Winter in Tahoe is pretty wonderful. On average Lake Tahoe gets around 215 inches of snow in the winter, that’s 18 feet! But weather is unpredictable and climates seem to swing to extremes so some years are obviously better than others. That being said, the snow sports in Tahoe are epic, from world-class ski resorts to tons of public land open for exploring by snowshoe or backcountry skis. There is a world of fun to be had in the winter in Tahoe.
Here are some awesome outdoor adventures to have in Tahoe in winter to get your blood pumping and adrenaline going!
1. Ski/Snowboard Resorts
Tahoe is known for its world-class ski resorts, and chances are if you are coming up to Tahoe in the winter it’s for skiing or snowboarding.
There are 14 ski resorts around the lake and in the Tahoe area so you have plenty of choices in where to ski depending on where you are staying, your skill level, and price point. Each resort has its own unique qualities and advantages, for instance, you can ski with epic views of Lake Tahoe at both Heavenly and Homewood. Squaw Valley was home to the 1960 Olympics and has some of the most famous runs in the world. Retorts like Boreal and Soda Springs are great for beginners and kids. For more info about all the ski resorts in Tahoe, check out my Guide to Tahoe Ski Resorts.
2. Cross Country Skiing/Snowshoeing
If you enjoy hiking, running, or simply walking in nature, cross country skiing and/or snowshoeing is for you. There are designated cross country ski areas at resorts like Kirkwood and Squaw Valley, but you can also just head out on to what are regular hiking and walking trails in the summertime. Some of my favorite places are Van Sickle Bi-State Park (better for snowshoeing as it has a lot of elevation gain), Hope Valley, and Spooner Lake. If you are at one of the resorts you can rent gear there, but many shops in town have fairly priced rentals, I’ve rented from Rip’n Willies before.
3. Backcountry Skiing/Snowboarding
Skip the lift lines and get some fresh tracks in the backcountry. Backcountry skiing and snowboarding is sort of a combination of cross country skiing, hiking, and downhill riding. If you enjoy hiking as well as downhill skiing or snowboarding you’ll enjoy backcountry-ing. The basics are simple, skin (ski uphill) to your desired destination then ride down. Riding in the backcountry does come with a certain amount of risk, there is no ski patrol, marked runs, and you need to be aware of avalanche hazards.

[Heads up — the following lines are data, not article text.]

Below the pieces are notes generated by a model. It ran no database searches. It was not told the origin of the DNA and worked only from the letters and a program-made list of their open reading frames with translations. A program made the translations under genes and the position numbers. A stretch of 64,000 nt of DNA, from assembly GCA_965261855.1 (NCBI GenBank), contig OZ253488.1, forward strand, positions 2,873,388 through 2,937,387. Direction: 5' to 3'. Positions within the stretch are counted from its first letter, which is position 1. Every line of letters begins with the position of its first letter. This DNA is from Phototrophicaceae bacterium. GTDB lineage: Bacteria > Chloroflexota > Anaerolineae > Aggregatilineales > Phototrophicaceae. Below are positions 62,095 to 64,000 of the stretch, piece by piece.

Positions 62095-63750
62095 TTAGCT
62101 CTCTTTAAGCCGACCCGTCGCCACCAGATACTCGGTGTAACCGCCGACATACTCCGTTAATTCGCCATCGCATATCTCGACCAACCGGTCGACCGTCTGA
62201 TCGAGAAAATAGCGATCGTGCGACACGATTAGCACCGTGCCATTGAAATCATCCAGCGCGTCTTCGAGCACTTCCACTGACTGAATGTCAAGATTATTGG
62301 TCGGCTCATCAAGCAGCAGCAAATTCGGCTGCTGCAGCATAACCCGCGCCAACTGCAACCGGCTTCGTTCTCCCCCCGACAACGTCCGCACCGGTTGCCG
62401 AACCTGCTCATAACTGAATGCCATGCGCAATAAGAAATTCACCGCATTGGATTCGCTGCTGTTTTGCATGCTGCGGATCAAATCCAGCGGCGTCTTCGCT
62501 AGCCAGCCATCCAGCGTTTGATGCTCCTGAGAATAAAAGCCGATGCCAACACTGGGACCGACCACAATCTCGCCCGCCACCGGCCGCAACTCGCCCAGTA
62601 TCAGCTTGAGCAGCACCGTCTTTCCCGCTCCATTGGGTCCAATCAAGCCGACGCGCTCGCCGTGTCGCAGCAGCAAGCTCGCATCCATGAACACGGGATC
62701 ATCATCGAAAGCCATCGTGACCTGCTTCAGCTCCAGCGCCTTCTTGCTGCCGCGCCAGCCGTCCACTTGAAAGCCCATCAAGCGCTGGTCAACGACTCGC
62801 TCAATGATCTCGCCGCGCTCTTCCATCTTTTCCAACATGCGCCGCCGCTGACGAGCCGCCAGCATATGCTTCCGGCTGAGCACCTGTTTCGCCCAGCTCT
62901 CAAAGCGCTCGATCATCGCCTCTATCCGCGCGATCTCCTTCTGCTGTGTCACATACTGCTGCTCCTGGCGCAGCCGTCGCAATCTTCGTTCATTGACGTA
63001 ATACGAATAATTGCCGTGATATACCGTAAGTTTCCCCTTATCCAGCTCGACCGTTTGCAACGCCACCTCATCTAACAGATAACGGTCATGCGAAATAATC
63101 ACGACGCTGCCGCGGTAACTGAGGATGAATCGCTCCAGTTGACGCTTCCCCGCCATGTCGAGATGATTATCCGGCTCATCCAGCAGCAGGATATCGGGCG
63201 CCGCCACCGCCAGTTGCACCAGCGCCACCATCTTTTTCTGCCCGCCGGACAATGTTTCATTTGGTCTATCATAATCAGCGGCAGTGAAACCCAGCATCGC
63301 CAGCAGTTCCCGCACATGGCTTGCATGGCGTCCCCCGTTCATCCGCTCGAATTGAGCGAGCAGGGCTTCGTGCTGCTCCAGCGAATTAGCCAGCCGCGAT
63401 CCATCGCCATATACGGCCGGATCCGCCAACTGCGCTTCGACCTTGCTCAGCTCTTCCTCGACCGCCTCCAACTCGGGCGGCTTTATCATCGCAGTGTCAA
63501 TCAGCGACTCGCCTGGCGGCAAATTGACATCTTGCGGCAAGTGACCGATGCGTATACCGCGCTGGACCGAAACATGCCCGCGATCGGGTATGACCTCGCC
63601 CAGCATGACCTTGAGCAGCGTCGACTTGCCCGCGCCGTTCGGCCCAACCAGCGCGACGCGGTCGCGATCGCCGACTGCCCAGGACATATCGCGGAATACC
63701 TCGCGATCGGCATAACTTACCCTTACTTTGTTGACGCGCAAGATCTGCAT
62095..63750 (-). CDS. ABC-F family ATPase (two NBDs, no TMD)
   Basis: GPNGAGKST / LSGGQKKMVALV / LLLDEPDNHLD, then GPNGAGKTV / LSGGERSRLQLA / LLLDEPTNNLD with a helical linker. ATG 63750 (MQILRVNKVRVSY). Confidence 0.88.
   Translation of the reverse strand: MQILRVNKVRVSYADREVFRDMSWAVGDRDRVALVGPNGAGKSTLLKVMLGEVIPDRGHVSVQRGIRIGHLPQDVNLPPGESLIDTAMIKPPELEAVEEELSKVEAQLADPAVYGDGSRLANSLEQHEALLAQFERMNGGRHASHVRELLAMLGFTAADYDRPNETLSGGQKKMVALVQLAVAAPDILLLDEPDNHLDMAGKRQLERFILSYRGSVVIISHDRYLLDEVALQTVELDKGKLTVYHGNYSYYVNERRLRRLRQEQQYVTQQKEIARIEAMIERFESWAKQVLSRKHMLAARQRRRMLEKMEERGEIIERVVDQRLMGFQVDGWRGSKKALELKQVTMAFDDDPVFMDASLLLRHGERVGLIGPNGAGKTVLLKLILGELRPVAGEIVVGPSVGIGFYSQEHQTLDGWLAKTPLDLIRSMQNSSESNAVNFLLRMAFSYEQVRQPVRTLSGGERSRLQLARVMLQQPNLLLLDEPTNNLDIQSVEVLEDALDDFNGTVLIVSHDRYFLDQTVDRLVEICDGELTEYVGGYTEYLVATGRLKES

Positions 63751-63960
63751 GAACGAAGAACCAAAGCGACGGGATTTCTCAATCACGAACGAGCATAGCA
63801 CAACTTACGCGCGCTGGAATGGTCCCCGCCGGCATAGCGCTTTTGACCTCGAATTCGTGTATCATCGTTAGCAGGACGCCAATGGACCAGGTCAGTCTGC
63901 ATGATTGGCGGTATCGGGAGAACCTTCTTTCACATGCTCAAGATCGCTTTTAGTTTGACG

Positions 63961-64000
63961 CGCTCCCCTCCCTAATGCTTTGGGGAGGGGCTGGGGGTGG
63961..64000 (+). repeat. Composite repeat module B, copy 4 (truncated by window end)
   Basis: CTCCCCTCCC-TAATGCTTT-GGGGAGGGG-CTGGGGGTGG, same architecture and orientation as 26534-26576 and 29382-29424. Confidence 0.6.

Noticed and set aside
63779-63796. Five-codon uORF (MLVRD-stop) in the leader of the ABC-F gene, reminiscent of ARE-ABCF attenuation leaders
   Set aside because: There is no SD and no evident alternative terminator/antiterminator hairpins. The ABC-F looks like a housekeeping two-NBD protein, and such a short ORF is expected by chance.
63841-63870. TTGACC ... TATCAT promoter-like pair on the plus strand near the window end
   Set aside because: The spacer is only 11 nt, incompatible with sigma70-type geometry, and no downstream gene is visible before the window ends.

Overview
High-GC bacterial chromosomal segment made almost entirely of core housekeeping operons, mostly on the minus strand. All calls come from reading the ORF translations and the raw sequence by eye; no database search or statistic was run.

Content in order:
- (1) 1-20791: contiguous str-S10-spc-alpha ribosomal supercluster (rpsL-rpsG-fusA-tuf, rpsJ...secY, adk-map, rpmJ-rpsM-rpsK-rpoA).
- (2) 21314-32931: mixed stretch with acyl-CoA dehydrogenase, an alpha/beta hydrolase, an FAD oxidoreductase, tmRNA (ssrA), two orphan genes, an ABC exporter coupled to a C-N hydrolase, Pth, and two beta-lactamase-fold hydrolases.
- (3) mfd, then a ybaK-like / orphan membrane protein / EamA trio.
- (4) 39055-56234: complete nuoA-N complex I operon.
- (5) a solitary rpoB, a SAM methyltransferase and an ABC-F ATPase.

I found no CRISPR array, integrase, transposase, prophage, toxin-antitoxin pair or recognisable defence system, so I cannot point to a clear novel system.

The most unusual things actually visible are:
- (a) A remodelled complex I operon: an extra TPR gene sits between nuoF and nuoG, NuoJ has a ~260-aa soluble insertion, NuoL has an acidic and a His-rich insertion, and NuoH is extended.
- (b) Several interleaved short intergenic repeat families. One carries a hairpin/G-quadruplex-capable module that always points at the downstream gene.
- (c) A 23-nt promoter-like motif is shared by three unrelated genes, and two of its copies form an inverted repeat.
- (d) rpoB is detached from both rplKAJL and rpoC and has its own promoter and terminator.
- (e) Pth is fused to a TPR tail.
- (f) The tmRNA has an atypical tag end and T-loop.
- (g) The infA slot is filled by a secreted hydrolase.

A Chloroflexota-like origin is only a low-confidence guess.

If you are interested in getting into the sport there are a few intro to backcountry type classes you can take through Tahoe Mountain School and NASTC. You can also opt for a guided tour through Alpen Glow where you’ll have a guide show you the best routes and give you all the info you need.
Looking for an easy way to get outside and have a ton of fun? Sledding is the easiest and cheapest way to have a blast in the snow. All you need is a sled and a hill. Sledding might not be the most extreme snowsport around but it is a ton of fun and a great way to get outside on those days when you are maybe feeling a little tired and sore from all the other snowsports you’ve been doing.
Try something completely different than the usual human-powered snowsports with a snowmobiling tour. See parts of the lake and Tahoe basin that you’d never get to see otherwise by snowmobile. Tahoe has a ton of tour companies that will take you out and about on a snowmobile. Tours are designed for every level, from beginners to advanced so whether you’ve never even seen a snowmobile or if you’ve raced around plenty of times before, there’s a tour for you.
When you are driving up to Tahoe have you noticed the signs for Sno-Parks off the side of the highway? Sno-Parks are designated access to public lands for recreation, and they are located throughout the Sierra Nevada Mountains.
There are around 13 Sno-Parks in Tahoe, each one is a little different and offers trails for different snowsports depending on the park. Some allow snowmobiles while others are just for snowshoeing, cross country skiing, and backcountry skiing. The great thing about these Sno-Parks is that they have designated and (usually) cleared parking so you don’t have to park on the side of the road to access the awesome nature around. One thing to note is that you need to buy a Sno-Park permit to park in the parking lots, it’s just $5 for a day pass or you can get a season pass.
Snow Adventure Essentials!
A Hipster’s Guide to South Lake Tahoe (in winter)
The Best Restaurants in South Lake Tahoe
A Guide to Tahoe Ski Resorts
The Best Happy Hour in South Lake Tahoe
A South Lake Tahoe Brewery Tour
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